Monday, September 04, 2006


Evidence of fraud

Image from Weisbrot, Sandoval and Paredes-Drouet, An Analysis of Discrepancies in the Mexican Presidential Election Results. Random processes follow a Bell Curve. The ballot count, even by the Election Institute's own numbers doesn't. Only a bit more than half the precincts could make the ballots issued match the votes plus surplus ballots. Over 86,000 ballots are missing. Even if one counts only the precincts where three or more ballots are missing, that is 62,811 ballots. Over 56,000 ballots have mysteriously appeared, of which 41,000 represent errors of 3 or more ballots per precinct. This represents an error rate of 0.3% on an election decided by not much more than that. Washington State says its recounts show a variation of only 1 vote in 10,000. And this is without going into the issues of open ballot packets, etc. The evidence of fraud? That the Elections Court has refused to make public all the data and the media have gone along. The non-Gaussian distribution of errors, well...that too, of which perhaps more later.
It was stolen. Given that they crown Calderón. It's not quite over yet. But any sane examination of the facts turns up far too many glaring indicators of fraud to come to any other conclusion.

Michael Collins guest blogging at BradBlog rips shit up with a slew of facts that bring us to that conclusion rather comfortably.
Funny you should mention Collins, Nezua. I just e-mailed him because I ran across his work elsewhere. So I am doubly glad for the link you provided.
Yeah, I love running across people who have really been on top of an issue that is important to me. The best is when someone tries to refute them with some tired party line or something (Mexico's Right party line, in this instance), and then you are surprised by the person (Mr. Collins, in this example) who just busts open their bag and whips out like fifteen hundred well-researched facts and lays down a solid case that cannot be argued by someone hashing out pablum. I could practically hear the stadium standing up in the comments section, as Collins refuted some tripe someone was offering as a counter to his post. Good stuff.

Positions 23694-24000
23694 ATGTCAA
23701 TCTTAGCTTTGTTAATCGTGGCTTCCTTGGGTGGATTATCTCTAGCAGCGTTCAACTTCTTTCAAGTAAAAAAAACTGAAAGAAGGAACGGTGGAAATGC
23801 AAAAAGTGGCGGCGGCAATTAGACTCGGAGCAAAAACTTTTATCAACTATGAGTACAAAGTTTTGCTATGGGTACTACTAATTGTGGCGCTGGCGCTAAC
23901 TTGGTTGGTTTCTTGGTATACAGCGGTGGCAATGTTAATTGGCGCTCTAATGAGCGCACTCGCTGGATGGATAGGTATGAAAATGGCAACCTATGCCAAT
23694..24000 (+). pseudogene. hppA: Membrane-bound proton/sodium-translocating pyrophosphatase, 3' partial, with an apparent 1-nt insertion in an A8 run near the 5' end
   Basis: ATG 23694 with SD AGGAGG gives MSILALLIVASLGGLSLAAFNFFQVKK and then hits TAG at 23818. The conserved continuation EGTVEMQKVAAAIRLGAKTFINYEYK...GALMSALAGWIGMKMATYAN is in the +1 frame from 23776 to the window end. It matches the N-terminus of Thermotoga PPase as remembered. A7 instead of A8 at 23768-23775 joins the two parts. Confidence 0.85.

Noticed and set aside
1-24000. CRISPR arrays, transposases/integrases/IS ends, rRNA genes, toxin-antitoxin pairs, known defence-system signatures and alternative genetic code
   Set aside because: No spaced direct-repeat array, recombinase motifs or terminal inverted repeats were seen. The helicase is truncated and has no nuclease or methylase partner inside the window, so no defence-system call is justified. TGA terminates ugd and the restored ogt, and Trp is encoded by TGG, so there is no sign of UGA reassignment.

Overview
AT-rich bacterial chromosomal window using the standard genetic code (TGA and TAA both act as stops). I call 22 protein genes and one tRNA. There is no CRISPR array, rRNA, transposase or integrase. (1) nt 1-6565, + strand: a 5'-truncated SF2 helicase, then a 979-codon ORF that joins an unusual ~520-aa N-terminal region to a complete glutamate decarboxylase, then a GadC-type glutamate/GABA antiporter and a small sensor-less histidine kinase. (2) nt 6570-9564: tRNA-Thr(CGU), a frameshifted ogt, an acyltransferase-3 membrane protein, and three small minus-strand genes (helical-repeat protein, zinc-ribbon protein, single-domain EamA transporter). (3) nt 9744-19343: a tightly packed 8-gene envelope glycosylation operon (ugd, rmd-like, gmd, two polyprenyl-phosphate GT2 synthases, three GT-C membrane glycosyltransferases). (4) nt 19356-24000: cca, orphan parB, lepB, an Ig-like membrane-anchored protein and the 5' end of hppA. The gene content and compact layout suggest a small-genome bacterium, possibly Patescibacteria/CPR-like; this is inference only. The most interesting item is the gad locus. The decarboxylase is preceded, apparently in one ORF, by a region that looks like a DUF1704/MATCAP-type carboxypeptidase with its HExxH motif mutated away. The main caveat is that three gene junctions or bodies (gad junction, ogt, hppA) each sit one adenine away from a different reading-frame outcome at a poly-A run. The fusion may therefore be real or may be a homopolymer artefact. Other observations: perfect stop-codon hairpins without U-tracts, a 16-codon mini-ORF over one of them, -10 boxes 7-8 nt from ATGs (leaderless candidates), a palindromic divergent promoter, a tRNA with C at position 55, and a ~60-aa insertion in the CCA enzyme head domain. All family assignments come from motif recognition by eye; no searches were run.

And I'm happy I could offer something valuable to you.
I had a hard time righting this up knowing that they are crowning Calderón. It is the same way I felt after Kerry was elected, just lost. We all saw the exit polls for Kerry, and bam, Bush takes away. We see the fraud and more evidence continue to come out everyday and once again, bam, Calderón.

But not writing it only hands Calderón a victory, so I did. I really do not know where this will all lead too now if AMLO does go through with the creation of the parallel government. They are already talking about drafting up a new constitution.
XP, another fella who knows how to lay down a track of facts that can sweep you to your station with heavy tools in your rucksack.

And even remembering that night, when all the tallies started changing mysteriously (Kerry v Bush) makes my gut begin to smoke. I was text messaging my girl the totals, she was at work on the nightshift, and at one point I was like I'm going to bed now, and when I woke up the next day, I was inside of a nightmare.
There are many things we cannot do.

But we can endure, can refuse to forget, can refuse get turned around, can remember the people who are so much less powerless than we, and can try to give them voice.

Some guy over at Bradblog is trying to say that AMLO shouldn't protest because the Mexican government might kill people and the US might invade.

Now, if you can't protest because you fear you might get killed by your own government or the country next door, what kind of freedom is that?

I reminded him that people were telling Martin Luther King something similar when he was in Birmingham jail.
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